Senator FIFIELD (Victoria) (Deputy Manager of Opposition Business in the Senate) (1:52 PM) -I rise to speak on the Paid Parental Leave Bill 2010 and the Paid Parental Leave (Consequential Amendments) Bill 2010. Let me make it clear at the outset that the coalition supports paid parental leave and the introduction of a scheme to deliver this leave for Australia mothers. As with so many other important reforms, Rudd Labor have rushed this scheme, and one can only hope that they do not bungle its implementation. Make no mistake, Mr Rudd’s scheme is second rate, it is less than optimal-but it is a step in the right direction. Introducing such important reform requires careful consideration, sound planning and a comprehensive understanding of the policy outcome that is best for the nation. In the shadows of a pending election this government are just rushing through a scheme that they hope will be popular and restore public confidence in their policy agenda. But Australians are not going to be terribly impressed by the government’s second rate paid parental leave scheme. The minister and her department are not sure of the detail of this scheme. No-one seems sure of how it will be implemented or regulated. Instead the chorus from Labor and from the minister is the old adage of ‘she’ll be right’. And we have heard that before. The government have many times asked Australians to have confidence in their ability to develop and implement policy. And all of this comes from the minister responsible for slashing $50 million from services designed to help families and deliver important relationship support services.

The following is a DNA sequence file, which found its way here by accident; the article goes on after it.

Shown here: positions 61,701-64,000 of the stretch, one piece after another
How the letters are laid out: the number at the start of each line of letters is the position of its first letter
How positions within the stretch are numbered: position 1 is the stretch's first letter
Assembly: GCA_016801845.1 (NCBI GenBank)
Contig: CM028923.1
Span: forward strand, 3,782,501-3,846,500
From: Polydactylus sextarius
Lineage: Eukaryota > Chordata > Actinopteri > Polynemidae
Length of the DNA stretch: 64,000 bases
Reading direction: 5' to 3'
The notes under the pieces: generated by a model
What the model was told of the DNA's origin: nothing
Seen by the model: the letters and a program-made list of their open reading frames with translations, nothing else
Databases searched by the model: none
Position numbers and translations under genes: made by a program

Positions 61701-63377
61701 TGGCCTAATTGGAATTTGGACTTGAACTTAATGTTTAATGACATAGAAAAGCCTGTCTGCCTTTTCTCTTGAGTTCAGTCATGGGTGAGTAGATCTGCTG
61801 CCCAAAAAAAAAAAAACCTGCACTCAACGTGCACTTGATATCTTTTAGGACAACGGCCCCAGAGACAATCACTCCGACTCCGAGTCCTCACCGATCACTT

The coalition were deeply concerned, however, when only weeks ago officials from the Department of Families, Housing, Community Services and Indigenous Affairs who were providing the coalition with a briefing on paid parental leave were unable to answer simple questions about the practical implementation and operation of the scheme. One such question was: how will self-employed mothers be treated under the scheme? And, to top off this lack of detail, the regulations themselves will not be available for some time.
We should not forget that Labor has form on policy planning and implementation. Mr Acting Deputy President, I am sure that GroceryWatch, Fuelwatch, home insulation, Building the Education Revolution and the emerging debacle of the social housing program would all be familiar to you. While the government promises a lot, it not only does not deliver but bungles the process and this costs taxpayers real dollars. We on this side can only hope that we do not have to add paid parental leave to the list of this government’s policy failures. The Rudd governments paid parental leave scheme is, it has to be said, far from perfect. It does not provide to mothers working in the paid workforce of this country their full wage for the first six months, the time it is recommended they should spend on their newborn baby. Women should not have to choose between family and career; they should be able to choose both.